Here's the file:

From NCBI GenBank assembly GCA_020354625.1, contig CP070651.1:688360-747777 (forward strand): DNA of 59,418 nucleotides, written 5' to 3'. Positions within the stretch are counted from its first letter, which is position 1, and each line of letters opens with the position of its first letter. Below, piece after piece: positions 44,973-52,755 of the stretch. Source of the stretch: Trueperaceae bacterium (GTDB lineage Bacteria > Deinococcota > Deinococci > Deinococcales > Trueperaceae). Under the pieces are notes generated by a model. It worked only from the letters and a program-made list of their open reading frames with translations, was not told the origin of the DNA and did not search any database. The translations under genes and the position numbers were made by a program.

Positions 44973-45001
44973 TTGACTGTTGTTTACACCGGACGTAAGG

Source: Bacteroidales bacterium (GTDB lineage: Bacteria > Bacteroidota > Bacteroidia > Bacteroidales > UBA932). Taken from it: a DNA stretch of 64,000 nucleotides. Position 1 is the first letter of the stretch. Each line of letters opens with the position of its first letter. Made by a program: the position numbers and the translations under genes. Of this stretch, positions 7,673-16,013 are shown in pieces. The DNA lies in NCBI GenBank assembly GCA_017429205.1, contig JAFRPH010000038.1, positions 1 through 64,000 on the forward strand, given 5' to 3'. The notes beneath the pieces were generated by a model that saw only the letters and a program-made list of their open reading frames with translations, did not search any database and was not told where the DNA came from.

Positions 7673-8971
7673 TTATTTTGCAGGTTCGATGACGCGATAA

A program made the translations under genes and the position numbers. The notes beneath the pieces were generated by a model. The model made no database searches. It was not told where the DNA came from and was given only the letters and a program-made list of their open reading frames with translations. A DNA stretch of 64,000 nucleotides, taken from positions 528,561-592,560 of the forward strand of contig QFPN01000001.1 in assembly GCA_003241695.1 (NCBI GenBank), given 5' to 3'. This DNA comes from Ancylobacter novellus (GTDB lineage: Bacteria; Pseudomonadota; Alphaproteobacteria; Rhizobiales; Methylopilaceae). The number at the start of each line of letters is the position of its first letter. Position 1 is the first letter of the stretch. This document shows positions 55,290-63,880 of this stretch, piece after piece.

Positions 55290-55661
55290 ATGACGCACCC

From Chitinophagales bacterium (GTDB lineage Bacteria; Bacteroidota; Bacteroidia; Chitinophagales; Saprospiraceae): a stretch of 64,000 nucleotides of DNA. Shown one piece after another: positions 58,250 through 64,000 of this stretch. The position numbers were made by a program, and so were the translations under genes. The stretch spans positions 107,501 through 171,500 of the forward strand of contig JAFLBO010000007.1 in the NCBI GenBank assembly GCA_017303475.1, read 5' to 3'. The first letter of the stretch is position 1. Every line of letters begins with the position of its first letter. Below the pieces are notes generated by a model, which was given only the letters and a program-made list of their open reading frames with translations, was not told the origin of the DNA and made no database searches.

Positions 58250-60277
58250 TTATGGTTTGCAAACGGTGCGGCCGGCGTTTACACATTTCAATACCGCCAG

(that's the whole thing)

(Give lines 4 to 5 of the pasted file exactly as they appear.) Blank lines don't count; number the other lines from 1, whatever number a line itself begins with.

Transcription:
Source: Bacteroidales bacterium (GTDB lineage: Bacteria > Bacteroidota > Bacteroidia > Bacteroidales > UBA932). Taken from it: a DNA stretch of 64,000 nucleotides. Position 1 is the first letter of the stretch. Each line of letters opens with the position of its first letter. Made by a program: the position numbers and the translations under genes. Of this stretch, positions 7,673-16,013 are shown in pieces. The DNA lies in NCBI GenBank assembly GCA_017429205.1, contig JAFRPH010000038.1, positions 1 through 64,000 on the forward strand, given 5' to 3'. The notes beneath the pieces were generated by a model that saw only the letters and a program-made list of their open reading frames with translations, did not search any database and was not told where the DNA came from.

Positions 7673-8971